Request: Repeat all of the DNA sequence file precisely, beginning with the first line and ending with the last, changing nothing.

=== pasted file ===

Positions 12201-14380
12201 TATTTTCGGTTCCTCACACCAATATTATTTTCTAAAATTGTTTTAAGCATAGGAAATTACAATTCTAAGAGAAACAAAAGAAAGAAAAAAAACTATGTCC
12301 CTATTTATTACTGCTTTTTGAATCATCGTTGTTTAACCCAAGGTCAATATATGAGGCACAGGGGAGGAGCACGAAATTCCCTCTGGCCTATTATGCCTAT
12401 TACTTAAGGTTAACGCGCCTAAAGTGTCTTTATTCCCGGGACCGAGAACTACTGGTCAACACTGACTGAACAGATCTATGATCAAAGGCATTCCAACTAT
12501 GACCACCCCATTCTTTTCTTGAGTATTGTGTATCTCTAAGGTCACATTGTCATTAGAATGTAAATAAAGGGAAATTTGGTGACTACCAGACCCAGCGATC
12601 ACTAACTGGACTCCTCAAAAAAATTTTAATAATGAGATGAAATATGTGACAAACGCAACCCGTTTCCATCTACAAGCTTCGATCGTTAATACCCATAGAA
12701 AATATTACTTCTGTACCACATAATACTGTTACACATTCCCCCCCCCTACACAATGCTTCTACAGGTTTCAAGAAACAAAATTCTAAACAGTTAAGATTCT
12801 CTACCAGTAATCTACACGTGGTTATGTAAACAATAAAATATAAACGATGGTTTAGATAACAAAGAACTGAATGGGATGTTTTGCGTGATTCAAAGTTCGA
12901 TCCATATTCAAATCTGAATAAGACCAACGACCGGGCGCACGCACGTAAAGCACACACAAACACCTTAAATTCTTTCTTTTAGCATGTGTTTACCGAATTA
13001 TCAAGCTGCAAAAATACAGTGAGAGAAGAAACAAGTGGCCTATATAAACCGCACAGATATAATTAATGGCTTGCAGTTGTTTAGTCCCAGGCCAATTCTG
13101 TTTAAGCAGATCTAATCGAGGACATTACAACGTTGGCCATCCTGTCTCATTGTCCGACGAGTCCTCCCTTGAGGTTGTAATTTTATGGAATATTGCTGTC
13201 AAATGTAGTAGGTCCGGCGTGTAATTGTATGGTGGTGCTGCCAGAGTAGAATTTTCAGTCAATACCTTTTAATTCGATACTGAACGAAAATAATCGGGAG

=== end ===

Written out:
Positions 12201-14380
12201 TATTTTCGGTTCCTCACACCAATATTATTTTCTAAAATTGTTTTAAGCATAGGAAATTACAATTCTAAGAGAAACAAAAGAAAGAAAAAAAACTATGTCC
12301 CTATTTATTACTGCTTTTTGAATCATCGTTGTTTAACCCAAGGTCAATATATGAGGCACAGGGGAGGAGCACGAAATTCCCTCTGGCCTATTATGCCTAT
12401 TACTTAAGGTTAACGCGCCTAAAGTGTCTTTATTCCCGGGACCGAGAACTACTGGTCAACACTGACTGAACAGATCTATGATCAAAGGCATTCCAACTAT
12501 GACCACCCCATTCTTTTCTTGAGTATTGTGTATCTCTAAGGTCACATTGTCATTAGAATGTAAATAAAGGGAAATTTGGTGACTACCAGACCCAGCGATC
12601 ACTAACTGGACTCCTCAAAAAAATTTTAATAATGAGATGAAATATGTGACAAACGCAACCCGTTTCCATCTACAAGCTTCGATCGTTAATACCCATAGAA
12701 AATATTACTTCTGTACCACATAATACTGTTACACATTCCCCCCCCCTACACAATGCTTCTACAGGTTTCAAGAAACAAAATTCTAAACAGTTAAGATTCT
12801 CTACCAGTAATCTACACGTGGTTATGTAAACAATAAAATATAAACGATGGTTTAGATAACAAAGAACTGAATGGGATGTTTTGCGTGATTCAAAGTTCGA
12901 TCCATATTCAAATCTGAATAAGACCAACGACCGGGCGCACGCACGTAAAGCACACACAAACACCTTAAATTCTTTCTTTTAGCATGTGTTTACCGAATTA
13001 TCAAGCTGCAAAAATACAGTGAGAGAAGAAACAAGTGGCCTATATAAACCGCACAGATATAATTAATGGCTTGCAGTTGTTTAGTCCCAGGCCAATTCTG
13101 TTTAAGCAGATCTAATCGAGGACATTACAACGTTGGCCATCCTGTCTCATTGTCCGACGAGTCCTCCCTTGAGGTTGTAATTTTATGGAATATTGCTGTC
13201 AAATGTAGTAGGTCCGGCGTGTAATTGTATGGTGGTGCTGCCAGAGTAGAATTTTCAGTCAATACCTTTTAATTCGATACTGAACGAAAATAATCGGGAG